So, what is an addiction counselor? This is an excerpt from Sokana:
A drug & alcohol counselor is a trained professional who works with addicts to help them better understand and overcome their addictions. Drug abuse is an epidemic all over the world. Many of those who face a daily struggle with addiction eventually seek out help.
Counselors seek to find what triggers an addict’s behaviour in order to help them eliminate such triggers from their life. They take detailed notes which helps to form a better understanding of each person’s unique situation. They ask appropriate questions and offer advice as to which approach is best for treating a particular problem. A drug & alcohol counselor is trained to recognize attitudinal barriers which may inhibit a person’s ability to successfully overcome their addiction. They then work to help addicts remove those barriers.
The main thing an addiction counselor does is listen. Most people with an addiction problem haven’t talked about their problem due to shame and fear of judgement. When a person reaches out for help, a professional counselor offers a safe, non-judgmental sounding board for the person. When someone talks to another person who is understanding and knowledgeable, the solutions often appear within the person with the problem. The counselor usually provides some guidance, but doesn’t tell the client what to think or how to act (of course there are rules for every program of recovery because they’re necessary for the good of everyone in the program, but a person in treatment isn’t given a list of behaviors they must take in their personal life — it wouldn’t work even if we did — in fact, most addicts would likely do the opposite if they thought the counselor is trying to control their life).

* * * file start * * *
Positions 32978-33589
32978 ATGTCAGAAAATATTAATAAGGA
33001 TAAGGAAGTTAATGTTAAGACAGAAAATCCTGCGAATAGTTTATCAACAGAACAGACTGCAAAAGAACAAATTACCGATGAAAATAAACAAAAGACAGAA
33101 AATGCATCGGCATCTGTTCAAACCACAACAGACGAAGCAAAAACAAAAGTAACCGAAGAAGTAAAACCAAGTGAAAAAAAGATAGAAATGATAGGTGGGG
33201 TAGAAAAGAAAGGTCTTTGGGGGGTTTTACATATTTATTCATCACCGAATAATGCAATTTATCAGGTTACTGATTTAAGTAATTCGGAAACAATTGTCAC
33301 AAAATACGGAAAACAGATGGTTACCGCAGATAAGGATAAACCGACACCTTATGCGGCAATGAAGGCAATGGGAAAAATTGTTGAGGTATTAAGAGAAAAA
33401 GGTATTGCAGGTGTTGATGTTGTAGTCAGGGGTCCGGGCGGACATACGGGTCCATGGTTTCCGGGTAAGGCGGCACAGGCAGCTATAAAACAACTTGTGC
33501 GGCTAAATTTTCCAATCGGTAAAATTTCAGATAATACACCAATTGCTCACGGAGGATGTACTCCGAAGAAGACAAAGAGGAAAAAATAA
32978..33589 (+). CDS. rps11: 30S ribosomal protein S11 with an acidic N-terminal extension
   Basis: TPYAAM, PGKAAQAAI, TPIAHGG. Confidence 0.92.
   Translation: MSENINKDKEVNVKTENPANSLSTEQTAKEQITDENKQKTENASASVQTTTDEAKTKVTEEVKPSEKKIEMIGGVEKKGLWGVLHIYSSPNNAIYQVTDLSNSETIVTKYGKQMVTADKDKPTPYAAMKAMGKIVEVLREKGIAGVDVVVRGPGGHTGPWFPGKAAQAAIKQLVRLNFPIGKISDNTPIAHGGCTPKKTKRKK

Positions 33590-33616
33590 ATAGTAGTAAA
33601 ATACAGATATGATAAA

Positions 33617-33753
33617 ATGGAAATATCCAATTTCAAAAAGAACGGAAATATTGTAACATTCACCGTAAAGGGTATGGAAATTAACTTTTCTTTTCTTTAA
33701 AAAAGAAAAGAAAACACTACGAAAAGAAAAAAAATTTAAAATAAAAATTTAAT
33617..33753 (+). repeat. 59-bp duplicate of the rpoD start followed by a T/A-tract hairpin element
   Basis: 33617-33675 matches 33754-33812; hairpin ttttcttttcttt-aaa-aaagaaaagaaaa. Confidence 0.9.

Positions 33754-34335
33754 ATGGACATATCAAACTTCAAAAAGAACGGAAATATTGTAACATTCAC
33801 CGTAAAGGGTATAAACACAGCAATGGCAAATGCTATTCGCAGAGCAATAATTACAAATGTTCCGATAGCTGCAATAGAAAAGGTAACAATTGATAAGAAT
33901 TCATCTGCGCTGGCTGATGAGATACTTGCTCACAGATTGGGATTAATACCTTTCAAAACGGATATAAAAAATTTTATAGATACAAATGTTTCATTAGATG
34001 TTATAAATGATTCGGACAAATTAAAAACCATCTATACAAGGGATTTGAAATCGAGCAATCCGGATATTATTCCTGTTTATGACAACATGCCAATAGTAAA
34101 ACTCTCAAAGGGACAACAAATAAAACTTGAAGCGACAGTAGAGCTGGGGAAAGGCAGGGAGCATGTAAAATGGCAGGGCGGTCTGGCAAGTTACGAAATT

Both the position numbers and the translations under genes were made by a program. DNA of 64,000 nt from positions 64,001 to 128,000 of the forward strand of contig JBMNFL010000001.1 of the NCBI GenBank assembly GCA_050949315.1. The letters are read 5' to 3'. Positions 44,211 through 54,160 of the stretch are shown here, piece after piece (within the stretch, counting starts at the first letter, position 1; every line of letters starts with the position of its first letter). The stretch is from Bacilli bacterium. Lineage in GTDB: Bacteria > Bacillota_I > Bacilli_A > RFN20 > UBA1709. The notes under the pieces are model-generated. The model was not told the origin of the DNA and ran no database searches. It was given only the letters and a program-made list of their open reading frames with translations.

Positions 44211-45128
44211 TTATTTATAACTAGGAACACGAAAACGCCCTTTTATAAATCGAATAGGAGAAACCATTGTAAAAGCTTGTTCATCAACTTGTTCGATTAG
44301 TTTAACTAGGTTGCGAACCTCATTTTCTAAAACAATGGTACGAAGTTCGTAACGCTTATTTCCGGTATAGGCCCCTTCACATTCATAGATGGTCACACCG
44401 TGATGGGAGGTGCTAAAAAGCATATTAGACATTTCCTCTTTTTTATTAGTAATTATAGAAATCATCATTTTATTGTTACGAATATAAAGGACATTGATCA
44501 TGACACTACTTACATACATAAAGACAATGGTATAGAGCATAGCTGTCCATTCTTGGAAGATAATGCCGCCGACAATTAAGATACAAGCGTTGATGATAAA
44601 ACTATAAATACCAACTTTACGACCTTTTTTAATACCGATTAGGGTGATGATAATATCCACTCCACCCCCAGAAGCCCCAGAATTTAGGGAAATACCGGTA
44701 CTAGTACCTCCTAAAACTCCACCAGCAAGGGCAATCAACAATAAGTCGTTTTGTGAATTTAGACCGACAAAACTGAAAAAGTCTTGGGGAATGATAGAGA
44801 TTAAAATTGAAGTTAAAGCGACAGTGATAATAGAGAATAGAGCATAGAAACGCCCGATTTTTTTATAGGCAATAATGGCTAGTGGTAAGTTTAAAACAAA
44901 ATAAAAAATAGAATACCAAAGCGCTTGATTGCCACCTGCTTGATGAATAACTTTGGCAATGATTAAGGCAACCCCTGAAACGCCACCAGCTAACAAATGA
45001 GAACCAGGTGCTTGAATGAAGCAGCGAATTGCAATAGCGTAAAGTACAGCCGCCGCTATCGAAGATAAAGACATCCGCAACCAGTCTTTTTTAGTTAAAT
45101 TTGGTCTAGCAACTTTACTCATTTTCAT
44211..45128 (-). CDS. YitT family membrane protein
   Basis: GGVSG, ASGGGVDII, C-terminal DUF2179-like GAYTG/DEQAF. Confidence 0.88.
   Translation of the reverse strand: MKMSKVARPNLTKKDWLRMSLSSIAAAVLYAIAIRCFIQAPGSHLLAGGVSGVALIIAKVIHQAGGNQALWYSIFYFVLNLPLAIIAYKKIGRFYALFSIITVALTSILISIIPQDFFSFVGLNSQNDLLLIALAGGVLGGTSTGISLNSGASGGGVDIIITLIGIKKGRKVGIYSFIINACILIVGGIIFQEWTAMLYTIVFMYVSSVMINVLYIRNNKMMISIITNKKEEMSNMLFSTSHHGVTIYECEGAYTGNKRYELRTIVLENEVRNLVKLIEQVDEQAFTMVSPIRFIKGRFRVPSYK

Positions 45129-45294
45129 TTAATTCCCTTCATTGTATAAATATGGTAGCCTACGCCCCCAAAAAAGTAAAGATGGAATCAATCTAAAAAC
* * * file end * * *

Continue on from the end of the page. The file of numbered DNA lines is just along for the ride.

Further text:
A good addiction counselor will provide information about addiction, and the counselor will ask questions that usually help the client find the answers that suit their situation. There are many aspects of addiction that are true for every addict, mostly physiological facts, but the road to recovery is different for everyone. An experienced addiction counselor will allow the client to find his/her way to recovery. The client doesn’t have to like the counselor, and the client doesn’t have to experience some magical connection to the counselor. The client simply needs someone competent and knowledgeable who can listen and ask the right questions.
I have seen charismatic counselors whom everyone loved, and one would think from appearances that this counselor is more effective than others, but unless the charismatic counselor knows how to listen and ask the right questions, the results aren’t likely as good as a competent counselor with a good understanding of addiction with less flair and likability. Likability is not a liability — it can help to get someone to open up, but competence, knowledge and compassion are sufficient for a good addiction counselor.